What triggered the bankruptcy?
Factors that spearheaded SunEdison’s bankruptcy were leveraged acquisitions and the liquidity crisis. Apart from these macro factors, the course SunEdison chose to increase its market share and diversify its global business appears to have been self-destructive.
An aggressive inorganic growth through highly leveraged acquisitions in a short span of time ultimately led to SunEdison’s bankruptcy.
SunEdison completed the acquisition of First Wind Holdings for $2.4 billion on January 29, 2015. According to the purchase agreement, SunEdison (SUNEQ) paid $762.0 million, and the remaining $762.0 million was paid by TerraForm Power (TERP).
SunEdison issued guaranteed exchangeable senior secured notes due in 2020, which partly funded the acquisition. The aggregate principal amount issued was $337.0 million at an annual interest rate of 3.75% payable semi-annually. The balance was paid through available cash reserves.
SunEdison and TerraForm Power completed the acquisition of Atlantic Power on June 26, 2015, for $350.0 million. The TerraForm Private Warehouse debt facility was the primary funder of the acquisition.
In addition, SunEdison purchased the global solar (TAN) power company Silver Ridge Power for $179.0 million. SUNEQ also entered into a joint venture with a 35.0% interest in Samsung Fine Chemicals for $141.0 million. According to company filings, SunEdison and its yieldcos TerraForm Power (TERP) and TerraForm Global (GLBL) spent an aggregate of $5.0 billion within a short span of two years to complete these acquisitions.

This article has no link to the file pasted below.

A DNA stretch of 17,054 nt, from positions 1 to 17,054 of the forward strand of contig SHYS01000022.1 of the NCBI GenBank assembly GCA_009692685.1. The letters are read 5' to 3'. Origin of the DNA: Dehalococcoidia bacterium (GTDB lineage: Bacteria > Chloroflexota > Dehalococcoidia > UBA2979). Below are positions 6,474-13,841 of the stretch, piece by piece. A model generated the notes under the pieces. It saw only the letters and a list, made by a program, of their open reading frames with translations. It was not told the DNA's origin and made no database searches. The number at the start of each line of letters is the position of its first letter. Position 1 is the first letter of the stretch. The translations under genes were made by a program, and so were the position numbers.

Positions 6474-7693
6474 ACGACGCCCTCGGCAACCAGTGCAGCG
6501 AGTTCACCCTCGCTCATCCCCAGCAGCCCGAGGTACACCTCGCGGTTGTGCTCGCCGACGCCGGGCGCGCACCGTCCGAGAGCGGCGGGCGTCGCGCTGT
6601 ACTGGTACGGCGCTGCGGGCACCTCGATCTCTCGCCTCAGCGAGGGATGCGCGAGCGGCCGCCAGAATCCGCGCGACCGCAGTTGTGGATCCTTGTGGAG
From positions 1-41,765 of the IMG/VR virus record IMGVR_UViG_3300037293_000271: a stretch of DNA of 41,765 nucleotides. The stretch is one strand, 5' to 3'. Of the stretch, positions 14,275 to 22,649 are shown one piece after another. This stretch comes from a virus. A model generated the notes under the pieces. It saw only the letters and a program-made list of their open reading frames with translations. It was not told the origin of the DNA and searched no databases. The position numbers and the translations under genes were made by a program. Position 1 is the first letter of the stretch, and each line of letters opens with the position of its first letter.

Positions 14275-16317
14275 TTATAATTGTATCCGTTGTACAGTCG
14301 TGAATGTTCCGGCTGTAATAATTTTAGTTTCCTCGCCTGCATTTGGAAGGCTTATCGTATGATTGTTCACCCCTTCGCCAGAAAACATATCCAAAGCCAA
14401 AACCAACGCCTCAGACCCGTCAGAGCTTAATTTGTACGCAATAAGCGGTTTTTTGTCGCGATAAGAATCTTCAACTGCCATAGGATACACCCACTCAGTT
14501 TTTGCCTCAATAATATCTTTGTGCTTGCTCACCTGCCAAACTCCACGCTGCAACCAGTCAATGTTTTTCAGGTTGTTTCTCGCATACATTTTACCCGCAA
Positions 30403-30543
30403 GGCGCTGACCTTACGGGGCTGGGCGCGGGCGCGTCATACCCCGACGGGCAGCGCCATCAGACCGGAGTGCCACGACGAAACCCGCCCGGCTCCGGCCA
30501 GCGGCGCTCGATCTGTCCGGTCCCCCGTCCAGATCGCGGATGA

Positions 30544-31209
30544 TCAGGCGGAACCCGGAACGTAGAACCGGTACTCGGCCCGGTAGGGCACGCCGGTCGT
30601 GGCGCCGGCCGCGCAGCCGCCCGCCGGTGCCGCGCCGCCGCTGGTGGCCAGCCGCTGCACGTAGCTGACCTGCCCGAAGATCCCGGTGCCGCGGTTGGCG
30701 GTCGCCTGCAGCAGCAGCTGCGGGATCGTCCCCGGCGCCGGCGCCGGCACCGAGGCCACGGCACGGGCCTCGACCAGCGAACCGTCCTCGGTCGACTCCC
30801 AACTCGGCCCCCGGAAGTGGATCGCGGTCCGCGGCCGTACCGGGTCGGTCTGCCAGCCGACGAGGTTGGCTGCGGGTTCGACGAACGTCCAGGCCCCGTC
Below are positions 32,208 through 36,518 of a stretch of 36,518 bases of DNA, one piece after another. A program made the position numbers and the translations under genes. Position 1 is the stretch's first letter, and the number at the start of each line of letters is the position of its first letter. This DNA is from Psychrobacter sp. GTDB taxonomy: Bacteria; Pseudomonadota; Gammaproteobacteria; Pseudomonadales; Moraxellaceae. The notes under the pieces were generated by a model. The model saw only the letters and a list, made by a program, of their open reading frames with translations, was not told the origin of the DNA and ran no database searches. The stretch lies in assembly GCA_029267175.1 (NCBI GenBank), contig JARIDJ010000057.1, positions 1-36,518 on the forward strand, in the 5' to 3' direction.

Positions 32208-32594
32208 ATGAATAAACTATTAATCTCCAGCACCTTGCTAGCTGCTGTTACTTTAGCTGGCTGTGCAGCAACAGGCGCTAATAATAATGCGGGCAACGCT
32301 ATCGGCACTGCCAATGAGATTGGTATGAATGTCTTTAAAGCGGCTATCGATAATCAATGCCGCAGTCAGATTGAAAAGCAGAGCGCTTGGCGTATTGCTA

Impact on SunEdison
SunEdison’s liquidity position seemed to collapse due to these acquisitions. The high leverage led to an increase in its interest expenses over the years. According to company filings, the First Wind acquisition led to substantial non-recurring regulatory costs.
In the next part of this series, we’ll look at SunEdison’s plan to acquire Vivint Solar (VSLR), which seemed to trigger its bankruptcy.